Although we love them, care for them, celebrate their birthdays and mourn them when they pass, is it ethical to keep pets in the first place? Some animal rights activists and ethicists, myself included, would argue that it is not.
The institution of pet-keeping is fundamentally unjust as it involves the manipulation of animals’ bodies, behaviours and emotional lives. For centuries, companion animal’s bodies (particularly dogs, horses and rabbits) have been shaped to suit human fashions and fancies. And this often causes these animals considerable physical harm.
Particular breeds, for instance, are highly susceptible to painful and frequently fatal genetic defects. Highly prized physical features – such as small and large stature or pushed-in noses – can cause discomfort and difficulty in breathing, birthing and other normal functions.
Even those animals who are not purpose-bred often face bodily manipulations which impede their comfort and safety. This can include confining clothing, painful leashes that pull at the throat, docked tails and ears, and declawing, which involves the severing of the first digit of each toe in cats. Pets are also often constrained in their daily movements, sometimes crated or caged, and regularly kept indoors – always at the whim of their human owners.
Pets also symbolically reinforce the notion that vulnerable groups can be owned and fully controlled for the pleasure and convenience of more privileged and powerful groups. And this has implications for vulnerable human groups. For instance, sexism is partially maintained by treating women linguistically as pets – “kitten”, “bunny” – and physically by confining them to the home to please and serve the family patriarch.
Social workers further recognise the powerful link between pet abuse and the abuse of children and women in domestic settings. The idea that it is acceptable to manipulate the bodies and minds of a vulnerable group to suit the interests of more privileged groups is consistent with the cultural logic of oppression.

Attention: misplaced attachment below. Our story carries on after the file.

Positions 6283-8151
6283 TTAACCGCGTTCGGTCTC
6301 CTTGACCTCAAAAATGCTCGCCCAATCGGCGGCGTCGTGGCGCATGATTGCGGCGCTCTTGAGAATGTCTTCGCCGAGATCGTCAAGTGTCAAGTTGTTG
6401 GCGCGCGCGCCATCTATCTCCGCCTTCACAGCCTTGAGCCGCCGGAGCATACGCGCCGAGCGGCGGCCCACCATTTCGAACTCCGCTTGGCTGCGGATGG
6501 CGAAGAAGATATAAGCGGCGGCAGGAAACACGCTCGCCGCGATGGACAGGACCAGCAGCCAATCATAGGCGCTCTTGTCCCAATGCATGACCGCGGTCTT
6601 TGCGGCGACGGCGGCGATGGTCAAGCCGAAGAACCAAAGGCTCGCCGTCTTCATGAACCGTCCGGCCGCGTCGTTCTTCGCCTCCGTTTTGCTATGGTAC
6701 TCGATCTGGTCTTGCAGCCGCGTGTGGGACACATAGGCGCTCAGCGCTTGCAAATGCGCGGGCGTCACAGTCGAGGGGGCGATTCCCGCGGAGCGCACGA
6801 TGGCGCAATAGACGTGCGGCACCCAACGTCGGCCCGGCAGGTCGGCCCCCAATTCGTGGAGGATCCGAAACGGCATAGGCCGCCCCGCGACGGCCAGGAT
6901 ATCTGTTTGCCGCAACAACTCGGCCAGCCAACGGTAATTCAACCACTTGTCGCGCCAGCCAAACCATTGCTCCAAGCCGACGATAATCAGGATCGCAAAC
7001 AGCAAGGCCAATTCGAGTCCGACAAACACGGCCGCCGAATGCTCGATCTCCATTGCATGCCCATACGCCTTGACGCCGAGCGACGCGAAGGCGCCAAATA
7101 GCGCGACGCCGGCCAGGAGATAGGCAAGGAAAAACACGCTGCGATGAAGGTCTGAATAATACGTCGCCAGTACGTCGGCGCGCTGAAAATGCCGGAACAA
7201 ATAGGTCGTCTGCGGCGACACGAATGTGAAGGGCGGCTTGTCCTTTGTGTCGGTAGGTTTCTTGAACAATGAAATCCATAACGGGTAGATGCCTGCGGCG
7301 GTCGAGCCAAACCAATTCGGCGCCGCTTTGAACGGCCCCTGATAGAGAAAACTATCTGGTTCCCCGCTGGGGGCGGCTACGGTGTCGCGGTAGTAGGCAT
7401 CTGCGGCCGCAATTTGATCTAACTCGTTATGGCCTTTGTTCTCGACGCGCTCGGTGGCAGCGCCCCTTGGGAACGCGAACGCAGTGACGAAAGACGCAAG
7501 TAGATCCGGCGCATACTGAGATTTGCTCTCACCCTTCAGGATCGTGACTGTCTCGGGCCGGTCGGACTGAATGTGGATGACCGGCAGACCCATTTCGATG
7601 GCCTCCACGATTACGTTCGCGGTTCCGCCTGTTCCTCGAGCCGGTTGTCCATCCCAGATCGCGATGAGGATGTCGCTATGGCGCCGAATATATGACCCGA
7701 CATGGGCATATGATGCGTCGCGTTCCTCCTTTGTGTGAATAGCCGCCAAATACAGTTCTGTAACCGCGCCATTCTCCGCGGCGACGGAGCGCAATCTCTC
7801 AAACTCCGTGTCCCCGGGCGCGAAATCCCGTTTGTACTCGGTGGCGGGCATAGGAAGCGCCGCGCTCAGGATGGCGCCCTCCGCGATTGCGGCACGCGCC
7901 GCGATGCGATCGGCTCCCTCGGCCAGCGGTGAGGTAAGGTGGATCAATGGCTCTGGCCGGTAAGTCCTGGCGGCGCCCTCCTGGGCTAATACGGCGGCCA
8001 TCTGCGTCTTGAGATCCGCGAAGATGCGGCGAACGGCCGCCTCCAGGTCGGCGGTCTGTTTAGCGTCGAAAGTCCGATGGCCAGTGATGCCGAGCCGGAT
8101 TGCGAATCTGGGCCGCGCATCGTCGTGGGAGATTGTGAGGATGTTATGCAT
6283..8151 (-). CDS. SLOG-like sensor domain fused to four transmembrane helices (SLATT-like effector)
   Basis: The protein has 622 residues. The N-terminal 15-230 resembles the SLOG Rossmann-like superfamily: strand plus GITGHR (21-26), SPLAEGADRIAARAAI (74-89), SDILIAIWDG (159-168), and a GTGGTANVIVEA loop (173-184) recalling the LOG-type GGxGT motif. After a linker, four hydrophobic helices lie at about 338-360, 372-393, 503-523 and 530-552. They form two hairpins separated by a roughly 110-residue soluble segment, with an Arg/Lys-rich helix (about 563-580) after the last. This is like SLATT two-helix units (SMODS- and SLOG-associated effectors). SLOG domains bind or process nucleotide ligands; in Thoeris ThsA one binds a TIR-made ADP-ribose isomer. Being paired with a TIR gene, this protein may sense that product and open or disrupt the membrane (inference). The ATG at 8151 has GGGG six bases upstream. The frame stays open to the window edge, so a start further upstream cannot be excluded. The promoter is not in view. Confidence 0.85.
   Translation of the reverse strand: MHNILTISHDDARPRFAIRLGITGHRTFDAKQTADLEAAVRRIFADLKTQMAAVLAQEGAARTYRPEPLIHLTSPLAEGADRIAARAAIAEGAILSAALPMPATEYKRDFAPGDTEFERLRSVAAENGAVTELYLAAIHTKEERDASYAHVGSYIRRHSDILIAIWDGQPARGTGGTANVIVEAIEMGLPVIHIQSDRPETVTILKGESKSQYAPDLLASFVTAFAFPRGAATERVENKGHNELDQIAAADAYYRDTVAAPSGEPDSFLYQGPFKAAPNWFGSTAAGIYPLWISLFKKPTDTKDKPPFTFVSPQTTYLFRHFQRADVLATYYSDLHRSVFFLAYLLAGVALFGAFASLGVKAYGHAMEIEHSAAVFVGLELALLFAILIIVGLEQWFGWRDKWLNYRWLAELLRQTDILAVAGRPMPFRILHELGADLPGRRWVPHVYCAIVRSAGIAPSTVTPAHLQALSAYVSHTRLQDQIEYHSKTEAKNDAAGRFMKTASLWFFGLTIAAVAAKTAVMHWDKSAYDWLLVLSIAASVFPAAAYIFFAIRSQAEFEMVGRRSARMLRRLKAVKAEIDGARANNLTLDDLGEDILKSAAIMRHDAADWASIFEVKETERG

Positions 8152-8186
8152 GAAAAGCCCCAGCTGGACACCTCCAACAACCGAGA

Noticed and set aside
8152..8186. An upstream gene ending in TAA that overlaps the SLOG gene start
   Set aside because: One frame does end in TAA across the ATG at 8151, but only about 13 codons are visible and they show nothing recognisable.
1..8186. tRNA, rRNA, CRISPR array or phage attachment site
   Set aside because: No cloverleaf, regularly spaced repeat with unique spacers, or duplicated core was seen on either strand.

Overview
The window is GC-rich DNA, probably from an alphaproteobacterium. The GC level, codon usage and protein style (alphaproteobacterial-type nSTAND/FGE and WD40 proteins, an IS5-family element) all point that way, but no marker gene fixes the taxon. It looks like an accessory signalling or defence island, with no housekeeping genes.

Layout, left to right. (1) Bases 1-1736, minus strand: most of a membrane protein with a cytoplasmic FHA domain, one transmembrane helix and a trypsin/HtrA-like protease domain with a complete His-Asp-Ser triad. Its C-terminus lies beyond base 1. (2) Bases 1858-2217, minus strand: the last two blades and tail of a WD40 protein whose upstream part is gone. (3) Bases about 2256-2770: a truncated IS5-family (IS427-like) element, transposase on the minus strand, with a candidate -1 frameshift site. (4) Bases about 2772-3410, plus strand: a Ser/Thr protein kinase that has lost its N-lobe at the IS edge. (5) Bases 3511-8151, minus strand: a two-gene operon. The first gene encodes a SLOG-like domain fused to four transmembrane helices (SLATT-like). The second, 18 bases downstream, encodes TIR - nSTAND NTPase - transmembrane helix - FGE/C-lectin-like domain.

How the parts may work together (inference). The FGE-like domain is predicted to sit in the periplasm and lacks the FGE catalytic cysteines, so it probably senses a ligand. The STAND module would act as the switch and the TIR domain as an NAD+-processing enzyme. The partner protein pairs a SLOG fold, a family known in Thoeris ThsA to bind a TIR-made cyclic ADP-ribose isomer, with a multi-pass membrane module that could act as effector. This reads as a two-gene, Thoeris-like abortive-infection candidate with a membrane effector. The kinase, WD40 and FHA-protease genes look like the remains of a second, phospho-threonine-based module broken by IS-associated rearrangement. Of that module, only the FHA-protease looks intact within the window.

Through this forced dependency and domestication, the lives of companion animals are almost completely controlled by humans. They can be terminated at any time for the most trivial of reasons – including behavioural “problems”, for belonging to a stereotyped breed, or the owner’s inability (or unwillingness) to pay for veterinary treatment.
In the mid 20th century, sociologist Erving Goffman introduced the concept of a “total institution”. This sees inhabitants cut off from wider society under a single authority in an enclosed social space. Natural barriers between social spheres are artificially eliminated and an intense socialisation process takes place to ensure that inmates conform.
Sociologists typically study prisons, asylums and other physical spaces as examples. But I believe pet-keeping constitutes a sort of dispersed “total institution”. This is because nonhuman animals are unnaturally forced under human authority, restrained, and re-socialised. True consent is not possible under such conditions. Animals are groomed to participate and those who are unable to follow the rules of human social life are likely to be punished – sometimes fatally.
This is not in any way to suggest that dogs, cats and other species cannot express love and happiness as “pets”. But it is important to recognise that their complacency within the institution of pet-keeping is entirely manufactured (sometimes quite cruelly) by humans through behaviour “corrections” and the manipulative process of domestication itself.
A world without pets?
Some companion animal advocates, such as Nathan Winograd, the director of the US based No Kill Advocacy Center, argue that to stop keeping pets altogether would be a violation of nonhuman animals’ right to exist. Winograd believes the widespread killing of healthy companion animals can be curbed through a restructuring of the sheltering industry. He rejects the need to end pet-keeping given the abundance of humanity’s capacity for compassion and adoption.
Winograd’s pro-pet position reflects the No Kill movement’s strong disapproval of some animal rights organisations, which frequently support “euthanasia” policies to curb pet populations. But if a no kill society were to be achieved, many of the ethical violations – bodily manipulation, non-consensual confinement, enforced dependency, and vulnerability to human abuse – would remain. Even if, as Winograd supposes, an increase in legal protections could be obtained to improve domestic animal’s standards of living.
Ultimately, companion animals, by their very position in the social order, are not and cannot be equals. The institution of pet-keeping maintains a social hierarchy which privileges humans and positions all others as objects of lower importance – whose right to existence depends wholly on their potential to benefit humans. That said, the population of dogs, cats, rabbits and other domesticated “pet” animals currently rivals that of humans such that they are likely to remain a consistent feature of human social life.
And while it may not be ethical to pursue the future breeding of nonhuman animals for comfort, humans do have a duty to serve, protect and care for them. Recognising the inherent inequality in human and nonhuman relations will be vital in making the best of an imperfect situation.